It helped that he observed Mars during the 1909 opposition with a 32 inch telescope, very big for the time. He found no canals but random markings. In fact, he found that some canals resolved themselves into random markings under a more powerful telescope. In addition, what he had seen was verified by the 60 inch telescope at Mount Wilson, humongous for the time. Finally, he marshaled his great knowledge of literature on Mars to make the theoretical case against the Canals. In doing this, he introduced Cerulli to the English speaking world.

After that, Canals were generally discredited among astronomers. As one said:

"It is probable the Martian myth will persist. ... But for those who prefer the cold precision of fact to the warm, nebulous glow of fancy, there will be no canals on Mars for now and for some time to come."

He was right. It is true Flagstaff continued to map more and more canals. In 1910, they reached 660. Also, it is true Lowell and Flammarion remained active. Furthermore, it is true that a Lowell or Flammarion were not necessary to keep the Canal myth alive. In fact, it had its advocates way into the 1960s. They were not silenced until Mariner 4 in 1965 brought back actual photos of Mars' barren surface.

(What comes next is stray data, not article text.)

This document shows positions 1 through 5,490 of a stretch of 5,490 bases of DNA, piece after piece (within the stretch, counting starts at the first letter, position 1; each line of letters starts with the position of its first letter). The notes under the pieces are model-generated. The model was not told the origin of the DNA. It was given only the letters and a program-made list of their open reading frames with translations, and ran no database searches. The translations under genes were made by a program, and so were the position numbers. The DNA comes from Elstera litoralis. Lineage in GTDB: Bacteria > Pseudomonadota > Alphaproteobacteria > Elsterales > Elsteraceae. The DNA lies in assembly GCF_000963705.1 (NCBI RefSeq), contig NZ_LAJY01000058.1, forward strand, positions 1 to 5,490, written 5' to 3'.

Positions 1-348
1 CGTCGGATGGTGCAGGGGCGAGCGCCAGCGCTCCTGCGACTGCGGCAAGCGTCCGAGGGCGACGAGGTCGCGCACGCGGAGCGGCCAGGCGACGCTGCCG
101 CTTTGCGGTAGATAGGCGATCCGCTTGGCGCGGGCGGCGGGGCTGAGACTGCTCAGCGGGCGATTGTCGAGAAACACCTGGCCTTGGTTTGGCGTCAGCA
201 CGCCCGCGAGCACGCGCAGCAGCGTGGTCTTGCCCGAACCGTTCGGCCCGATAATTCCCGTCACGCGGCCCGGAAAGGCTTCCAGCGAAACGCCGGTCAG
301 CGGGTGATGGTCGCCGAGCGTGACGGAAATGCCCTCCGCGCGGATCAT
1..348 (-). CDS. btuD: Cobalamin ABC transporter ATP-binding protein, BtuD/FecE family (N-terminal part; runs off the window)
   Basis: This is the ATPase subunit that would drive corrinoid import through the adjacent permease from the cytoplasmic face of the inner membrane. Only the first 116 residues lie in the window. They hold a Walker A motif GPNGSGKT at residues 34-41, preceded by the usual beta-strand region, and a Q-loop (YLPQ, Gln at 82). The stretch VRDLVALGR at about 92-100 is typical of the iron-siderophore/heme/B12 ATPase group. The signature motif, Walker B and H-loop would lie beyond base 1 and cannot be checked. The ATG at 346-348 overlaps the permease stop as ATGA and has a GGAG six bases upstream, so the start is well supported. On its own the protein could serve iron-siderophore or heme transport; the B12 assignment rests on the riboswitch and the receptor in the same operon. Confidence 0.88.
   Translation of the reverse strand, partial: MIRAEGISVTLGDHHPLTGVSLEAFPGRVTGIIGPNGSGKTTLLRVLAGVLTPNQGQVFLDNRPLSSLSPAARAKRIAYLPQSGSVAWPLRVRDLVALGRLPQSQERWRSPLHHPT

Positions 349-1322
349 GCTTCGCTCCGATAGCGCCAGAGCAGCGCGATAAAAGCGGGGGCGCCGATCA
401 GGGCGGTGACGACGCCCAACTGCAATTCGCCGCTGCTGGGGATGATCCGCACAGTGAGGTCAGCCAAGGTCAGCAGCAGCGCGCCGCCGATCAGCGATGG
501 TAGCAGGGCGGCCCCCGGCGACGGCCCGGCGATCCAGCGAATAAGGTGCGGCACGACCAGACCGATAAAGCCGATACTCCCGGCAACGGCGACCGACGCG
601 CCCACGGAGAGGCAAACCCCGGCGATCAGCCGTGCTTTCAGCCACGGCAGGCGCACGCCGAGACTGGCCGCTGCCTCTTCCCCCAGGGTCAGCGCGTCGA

I cannot take the Canal advocates too much to task. I have looked at photos of Mars made around the turn of the last Century. It was blur upon blur. People made out what they could. The blurs were so bad even a Schiaparelli's genius for making them out failed him. By the same token, conditions were just right for an illusion.

Under the circumstances, it was easy for Mars to become a Rorschach for whatever people believed. Schiaparelli saw the Canal building Martians as Fourierist socialists, a popular ideology in the mid-19th Century. To his credit, he admitted he was acting mad, and excused himself with the adage that it was permissible once a year to be a madman. Less circumspect, Lowell saw the Canal building Martians as the minions of rich oligarchs and Martian society as a good example of survival of the fittest. This befit the wealthy and dominating Lowell. One of Lowell's astronomers, Mark Wicks, took the opposite view, and wrote a novel where the Mars of the Canals was a socialistic welfare state. It is not known how Lowell reacted.